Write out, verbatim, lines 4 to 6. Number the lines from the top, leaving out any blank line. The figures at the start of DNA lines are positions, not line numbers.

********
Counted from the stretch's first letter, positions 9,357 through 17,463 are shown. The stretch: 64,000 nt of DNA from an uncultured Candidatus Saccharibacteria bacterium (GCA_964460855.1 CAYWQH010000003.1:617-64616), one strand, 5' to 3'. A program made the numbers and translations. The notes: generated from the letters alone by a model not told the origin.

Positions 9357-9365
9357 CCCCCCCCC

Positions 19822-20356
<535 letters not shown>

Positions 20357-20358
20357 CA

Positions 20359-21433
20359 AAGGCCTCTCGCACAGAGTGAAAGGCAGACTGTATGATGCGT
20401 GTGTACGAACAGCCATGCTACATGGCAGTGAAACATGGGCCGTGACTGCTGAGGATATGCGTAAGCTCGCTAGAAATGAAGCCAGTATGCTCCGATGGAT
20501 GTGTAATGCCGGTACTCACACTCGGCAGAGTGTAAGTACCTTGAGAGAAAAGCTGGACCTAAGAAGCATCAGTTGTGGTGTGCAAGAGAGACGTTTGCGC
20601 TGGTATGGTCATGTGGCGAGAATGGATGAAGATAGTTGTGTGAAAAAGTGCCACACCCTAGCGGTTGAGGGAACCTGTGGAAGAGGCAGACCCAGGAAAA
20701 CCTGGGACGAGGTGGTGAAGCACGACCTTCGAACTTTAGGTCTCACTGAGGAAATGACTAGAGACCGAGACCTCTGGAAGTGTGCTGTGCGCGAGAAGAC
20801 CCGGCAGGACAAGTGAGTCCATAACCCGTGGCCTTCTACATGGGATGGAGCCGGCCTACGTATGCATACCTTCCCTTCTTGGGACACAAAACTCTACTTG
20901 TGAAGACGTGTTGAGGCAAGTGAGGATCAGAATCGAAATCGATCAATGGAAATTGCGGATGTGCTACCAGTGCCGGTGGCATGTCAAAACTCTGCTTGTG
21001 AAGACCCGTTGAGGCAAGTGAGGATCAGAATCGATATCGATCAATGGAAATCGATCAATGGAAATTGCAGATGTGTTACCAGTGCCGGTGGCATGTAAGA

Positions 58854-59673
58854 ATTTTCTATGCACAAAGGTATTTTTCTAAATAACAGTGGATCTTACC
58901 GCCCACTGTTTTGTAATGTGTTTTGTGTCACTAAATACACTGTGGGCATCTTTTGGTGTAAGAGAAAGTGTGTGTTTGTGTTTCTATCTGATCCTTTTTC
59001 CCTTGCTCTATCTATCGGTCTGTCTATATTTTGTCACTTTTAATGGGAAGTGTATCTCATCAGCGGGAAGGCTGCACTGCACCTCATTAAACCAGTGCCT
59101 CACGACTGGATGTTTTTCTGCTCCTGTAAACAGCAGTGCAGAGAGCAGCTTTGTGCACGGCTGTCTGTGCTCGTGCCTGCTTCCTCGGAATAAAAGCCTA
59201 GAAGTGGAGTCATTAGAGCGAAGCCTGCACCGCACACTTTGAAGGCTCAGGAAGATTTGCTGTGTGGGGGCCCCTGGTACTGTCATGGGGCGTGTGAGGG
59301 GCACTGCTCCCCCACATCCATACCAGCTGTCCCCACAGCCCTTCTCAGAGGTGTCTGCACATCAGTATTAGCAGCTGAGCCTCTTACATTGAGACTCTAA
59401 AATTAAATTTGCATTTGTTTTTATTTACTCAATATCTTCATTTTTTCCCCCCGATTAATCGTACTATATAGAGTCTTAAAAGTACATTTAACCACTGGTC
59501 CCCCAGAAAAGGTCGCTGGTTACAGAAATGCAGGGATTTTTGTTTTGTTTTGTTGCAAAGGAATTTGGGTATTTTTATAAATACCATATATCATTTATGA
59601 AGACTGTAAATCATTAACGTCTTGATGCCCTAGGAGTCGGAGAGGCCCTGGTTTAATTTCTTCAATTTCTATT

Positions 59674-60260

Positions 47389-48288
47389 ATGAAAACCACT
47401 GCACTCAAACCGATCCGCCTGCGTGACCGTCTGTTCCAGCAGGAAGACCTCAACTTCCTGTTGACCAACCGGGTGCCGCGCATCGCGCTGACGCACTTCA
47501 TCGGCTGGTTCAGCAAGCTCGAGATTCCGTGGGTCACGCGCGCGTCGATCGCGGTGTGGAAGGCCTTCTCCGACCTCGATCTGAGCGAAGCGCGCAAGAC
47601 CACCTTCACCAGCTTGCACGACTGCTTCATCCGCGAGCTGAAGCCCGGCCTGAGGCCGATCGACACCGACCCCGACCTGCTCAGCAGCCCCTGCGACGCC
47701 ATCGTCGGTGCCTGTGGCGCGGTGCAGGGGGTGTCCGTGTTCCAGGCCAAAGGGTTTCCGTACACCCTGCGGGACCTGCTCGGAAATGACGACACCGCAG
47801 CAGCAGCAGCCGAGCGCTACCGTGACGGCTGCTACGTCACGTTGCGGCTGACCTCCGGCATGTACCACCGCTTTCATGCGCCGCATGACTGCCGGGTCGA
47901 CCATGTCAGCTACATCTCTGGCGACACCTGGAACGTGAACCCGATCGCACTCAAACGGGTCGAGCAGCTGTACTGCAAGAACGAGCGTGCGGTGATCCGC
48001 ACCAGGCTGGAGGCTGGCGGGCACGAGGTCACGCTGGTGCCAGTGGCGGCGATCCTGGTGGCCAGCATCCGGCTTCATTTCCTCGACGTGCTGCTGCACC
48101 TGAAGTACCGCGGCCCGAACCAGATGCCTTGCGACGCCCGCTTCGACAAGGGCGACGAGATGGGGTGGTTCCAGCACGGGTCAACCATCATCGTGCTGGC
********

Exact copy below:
Positions 19822-20356
<535 letters not shown>

Positions 20357-20358